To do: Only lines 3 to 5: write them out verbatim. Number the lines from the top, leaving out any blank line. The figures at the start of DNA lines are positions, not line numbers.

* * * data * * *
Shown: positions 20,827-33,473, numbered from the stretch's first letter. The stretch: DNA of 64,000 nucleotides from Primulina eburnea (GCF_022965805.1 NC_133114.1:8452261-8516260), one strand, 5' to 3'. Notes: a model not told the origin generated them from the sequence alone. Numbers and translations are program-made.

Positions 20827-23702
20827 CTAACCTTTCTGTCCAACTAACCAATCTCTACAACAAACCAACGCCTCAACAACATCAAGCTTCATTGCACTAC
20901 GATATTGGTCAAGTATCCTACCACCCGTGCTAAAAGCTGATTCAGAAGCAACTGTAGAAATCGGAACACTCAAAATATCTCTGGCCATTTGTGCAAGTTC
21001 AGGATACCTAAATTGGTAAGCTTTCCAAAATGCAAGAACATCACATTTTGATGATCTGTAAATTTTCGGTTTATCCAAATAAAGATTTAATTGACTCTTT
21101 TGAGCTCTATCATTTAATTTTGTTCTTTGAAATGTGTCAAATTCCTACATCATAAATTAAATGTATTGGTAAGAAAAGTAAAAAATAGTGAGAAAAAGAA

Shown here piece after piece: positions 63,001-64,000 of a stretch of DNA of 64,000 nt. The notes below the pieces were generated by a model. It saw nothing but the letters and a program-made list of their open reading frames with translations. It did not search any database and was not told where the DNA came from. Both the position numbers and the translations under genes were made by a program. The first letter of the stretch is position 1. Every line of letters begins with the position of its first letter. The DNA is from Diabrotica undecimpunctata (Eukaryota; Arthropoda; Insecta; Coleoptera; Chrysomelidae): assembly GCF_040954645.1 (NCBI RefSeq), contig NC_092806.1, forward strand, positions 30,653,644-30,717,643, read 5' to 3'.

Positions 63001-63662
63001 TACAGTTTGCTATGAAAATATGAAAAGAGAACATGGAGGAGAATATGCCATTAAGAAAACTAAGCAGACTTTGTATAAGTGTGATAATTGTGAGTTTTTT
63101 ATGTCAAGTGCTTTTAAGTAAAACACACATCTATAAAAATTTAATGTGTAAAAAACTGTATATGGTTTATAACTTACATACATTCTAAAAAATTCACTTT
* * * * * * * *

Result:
20827 CTAACCTTTCTGTCCAACTAACCAATCTCTACAACAAACCAACGCCTCAACAACATCAAGCTTCATTGCACTAC
20901 GATATTGGTCAAGTATCCTACCACCCGTGCTAAAAGCTGATTCAGAAGCAACTGTAGAAATCGGAACACTCAAAATATCTCTGGCCATTTGTGCAAGTTC
21001 AGGATACCTAAATTGGTAAGCTTTCCAAAATGCAAGAACATCACATTTTGATGATCTGTAAATTTTCGGTTTATCCAAATAAAGATTTAATTGACTCTTT